When Iggy lost half his front leg to cancer we kept high hopes. Dogs and cats do remarkably well on three legs and this one was young and fit. When the other half of the leg had to be amputated we started to worry. Michelle and I rigged up a pole system so that Iggy could stay in a run, instead of a cramped kennel, without danger of pulling out his I.V. while he healed. But he didn’t heal. I tried to be quiet whenever I entered the kennel room but Iggy would always spot me and start that furious bum wagging, his mouth hanging open in a fat-tongued, boxer grin. As he shook, bits of blood and fluid would fly from his incision, which refused to seal, and splatter the walls and floor of the run. We changed his blanket at least four times a day.
“Oh Igs,” I’d say and stop whatever I was doing to open the door and give his square head a scratch.
Dr. Murchie practically pleaded with Mrs.Cameron to put Iggy down and that was saying a lot. Murchie hated euthanizing an animal unless there was no alternative.
“Carol,” I once heard him sigh from outside the examining room, “he’s just not going to get better and now he’s not eating.” Mrs.Cameron, who’d been red-eyed when she came in, was sobbing. “I’ll let you look at him first, but I really think—”
“Can’t you just amputate a little higher?” she cried.
Another sigh from Dr. Murchie. “We’ve gone as high as we can go. I know you love Iggy but he’s suffering now and you don’t want that.”
We were all listening, all of us in the treatment area, pretending to be busy, listening and hoping. Our mighty canine patient could no longer stand, though we kept him in the run for comfort, and his ribs poked through his skin like those awful pictures of Nazi concentration camp survivors. At the point where his leg had been removed, there was a grape fruit sized lump of fluid that we could not keep drained. It oozed non-stop and the skin around the incision was an angry, wet red. Iggy was in pain and so were we. To see him lying there in his own urine, trying feebly to wag his hind end brought tears to all our eyes, even Michelle. “What’s wrong with that woman?” she would demand, and storm out, the kennel room door swinging behind her.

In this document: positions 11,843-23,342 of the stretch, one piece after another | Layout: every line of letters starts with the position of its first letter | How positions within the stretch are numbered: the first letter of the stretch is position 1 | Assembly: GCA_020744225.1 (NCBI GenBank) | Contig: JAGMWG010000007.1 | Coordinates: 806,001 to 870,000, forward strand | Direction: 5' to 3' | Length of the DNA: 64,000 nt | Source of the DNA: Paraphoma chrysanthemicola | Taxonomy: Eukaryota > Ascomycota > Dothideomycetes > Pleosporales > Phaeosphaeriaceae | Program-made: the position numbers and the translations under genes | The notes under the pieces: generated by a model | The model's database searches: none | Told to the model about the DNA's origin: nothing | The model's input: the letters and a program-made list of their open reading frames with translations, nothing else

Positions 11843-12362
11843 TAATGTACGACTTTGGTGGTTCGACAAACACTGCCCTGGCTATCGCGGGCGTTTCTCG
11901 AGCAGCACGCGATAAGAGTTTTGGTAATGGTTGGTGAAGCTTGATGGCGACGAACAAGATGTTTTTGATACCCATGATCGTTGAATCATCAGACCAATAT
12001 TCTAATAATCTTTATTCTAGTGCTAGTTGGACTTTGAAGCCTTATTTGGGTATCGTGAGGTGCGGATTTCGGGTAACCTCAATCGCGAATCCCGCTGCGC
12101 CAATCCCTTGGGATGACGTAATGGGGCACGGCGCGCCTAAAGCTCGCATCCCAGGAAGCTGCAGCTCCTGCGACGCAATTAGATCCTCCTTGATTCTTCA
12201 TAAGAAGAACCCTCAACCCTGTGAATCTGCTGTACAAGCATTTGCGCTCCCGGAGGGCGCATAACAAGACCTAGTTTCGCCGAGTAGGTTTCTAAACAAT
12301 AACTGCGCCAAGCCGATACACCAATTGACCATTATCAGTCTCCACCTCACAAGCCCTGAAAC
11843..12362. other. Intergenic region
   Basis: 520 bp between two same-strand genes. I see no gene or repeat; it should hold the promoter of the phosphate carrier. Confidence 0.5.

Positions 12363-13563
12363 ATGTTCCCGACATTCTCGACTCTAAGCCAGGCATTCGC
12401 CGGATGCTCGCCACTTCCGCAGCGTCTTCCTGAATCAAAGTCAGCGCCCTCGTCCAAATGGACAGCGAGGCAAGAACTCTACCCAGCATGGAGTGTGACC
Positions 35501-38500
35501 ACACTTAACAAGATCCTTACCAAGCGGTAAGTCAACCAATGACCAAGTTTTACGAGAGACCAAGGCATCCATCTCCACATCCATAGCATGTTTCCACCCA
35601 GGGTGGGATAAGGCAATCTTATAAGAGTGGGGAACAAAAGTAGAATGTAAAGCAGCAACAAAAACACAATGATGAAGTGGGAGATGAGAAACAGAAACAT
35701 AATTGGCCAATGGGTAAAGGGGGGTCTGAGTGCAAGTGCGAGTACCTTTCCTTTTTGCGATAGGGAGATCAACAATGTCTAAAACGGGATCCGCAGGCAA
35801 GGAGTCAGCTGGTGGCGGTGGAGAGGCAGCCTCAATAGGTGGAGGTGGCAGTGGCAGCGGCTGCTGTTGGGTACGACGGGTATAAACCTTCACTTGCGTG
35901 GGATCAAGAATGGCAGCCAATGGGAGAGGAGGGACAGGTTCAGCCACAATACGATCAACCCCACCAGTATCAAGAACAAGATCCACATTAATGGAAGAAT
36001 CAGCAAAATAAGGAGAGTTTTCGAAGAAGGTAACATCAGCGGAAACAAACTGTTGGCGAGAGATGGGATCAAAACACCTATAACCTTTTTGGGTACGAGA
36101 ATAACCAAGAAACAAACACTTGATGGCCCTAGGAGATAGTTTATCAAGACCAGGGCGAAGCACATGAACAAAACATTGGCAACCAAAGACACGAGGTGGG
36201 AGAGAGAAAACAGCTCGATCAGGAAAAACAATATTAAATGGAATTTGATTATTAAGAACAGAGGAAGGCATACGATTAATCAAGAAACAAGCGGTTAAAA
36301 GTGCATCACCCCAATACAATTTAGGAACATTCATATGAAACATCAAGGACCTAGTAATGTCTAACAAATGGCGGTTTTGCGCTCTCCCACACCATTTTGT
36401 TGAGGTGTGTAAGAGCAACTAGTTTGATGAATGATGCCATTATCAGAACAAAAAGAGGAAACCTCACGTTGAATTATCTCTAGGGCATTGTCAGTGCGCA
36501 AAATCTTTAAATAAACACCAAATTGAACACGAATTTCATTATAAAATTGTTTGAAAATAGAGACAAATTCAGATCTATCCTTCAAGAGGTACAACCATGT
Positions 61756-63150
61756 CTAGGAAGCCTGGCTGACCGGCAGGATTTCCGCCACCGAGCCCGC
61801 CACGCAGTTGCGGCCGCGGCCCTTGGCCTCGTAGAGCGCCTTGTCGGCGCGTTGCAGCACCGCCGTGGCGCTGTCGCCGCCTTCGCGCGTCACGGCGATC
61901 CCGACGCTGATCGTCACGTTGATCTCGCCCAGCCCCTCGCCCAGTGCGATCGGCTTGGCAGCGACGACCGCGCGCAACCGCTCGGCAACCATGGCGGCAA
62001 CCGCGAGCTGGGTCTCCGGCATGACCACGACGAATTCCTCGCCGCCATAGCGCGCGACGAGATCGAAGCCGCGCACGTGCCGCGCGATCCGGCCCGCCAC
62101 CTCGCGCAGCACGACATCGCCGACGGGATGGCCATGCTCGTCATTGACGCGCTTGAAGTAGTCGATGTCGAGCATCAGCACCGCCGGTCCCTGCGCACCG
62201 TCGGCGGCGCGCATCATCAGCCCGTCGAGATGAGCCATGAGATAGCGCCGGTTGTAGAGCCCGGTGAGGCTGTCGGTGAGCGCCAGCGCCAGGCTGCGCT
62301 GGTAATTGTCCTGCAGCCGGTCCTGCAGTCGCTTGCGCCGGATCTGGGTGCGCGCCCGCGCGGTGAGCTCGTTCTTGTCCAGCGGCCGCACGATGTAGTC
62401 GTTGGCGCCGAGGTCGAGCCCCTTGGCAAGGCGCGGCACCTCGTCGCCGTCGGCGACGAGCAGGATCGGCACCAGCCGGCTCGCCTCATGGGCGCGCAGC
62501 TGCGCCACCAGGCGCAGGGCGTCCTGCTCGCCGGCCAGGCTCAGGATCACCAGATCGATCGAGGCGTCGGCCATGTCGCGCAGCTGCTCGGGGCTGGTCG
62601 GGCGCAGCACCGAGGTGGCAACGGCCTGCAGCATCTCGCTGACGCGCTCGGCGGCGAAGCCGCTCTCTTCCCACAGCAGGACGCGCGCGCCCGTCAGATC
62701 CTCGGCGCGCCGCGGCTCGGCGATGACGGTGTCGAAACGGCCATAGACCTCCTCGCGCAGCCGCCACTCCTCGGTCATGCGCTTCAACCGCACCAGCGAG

We each had our ways of dealing with the horror of Iggy. Michelle had her anger, Ruby her faith in God. Janet, our delicate receptionist with the hand-knit sweaters, had denial. No one talked about Iggy in front of Janet. Pat, mother of four, had life-weary, shit happens acceptance. Julia, our sixteen year-old work experience student, had fear. I sometimes saw her cringe when she had to go into the kennel room. I had humour, my life-long self defense mechanism. Laughter, comedy, they were my weapons and shields against the daily dramas of my job, and everything else in my life.
One time, a locum doctor asked me to bathe and blow-dry a dog that had been in the morgue for two days. The owners had been out of town; the dog was ill and had died while it was boarding with us. Now the owners had returned and wanted to pay their last respects. It seemed ridiculous. Dr.Murchie would have found a way around it, but Dr.Chang could not say no.
I dragged Julia, the work-experience student, in to help me. We unloaded the contents of the morgue to find Mr.Whiskers. Sometimes a bag would split and a frozen head or leg would slip out, which scared the poor girl half to death. Mr.Whiskers was no day at the park, either. His death had been messy and he hadn’t been exactly well-groomed before that. In the tub, he was propped on his back with all four legs sticking up, stiffly, in the air. I looked down at his frosty face, his tongue sticking out of his mouth, and stifled a laugh.
Julia was silent as we wet him down and lathered him up. “Well, this is the most well behaved dog I’ve ever bathed,” I said. Julia cracked just the faintest smile.
The fur was still matted after washing, so I grabbed a bottle of conditioner and a dematting comb. We all loved this brand of shampoo and conditioners because they smelled like coconuts. As we massaged it in and the room began to smell like a beach I turned to Julia, “Do you like my new shampoo?” She looked puzzled. I held up the bottle in a TV commercial-like way, “Gee, Your Dead Dog Smells Terrific!”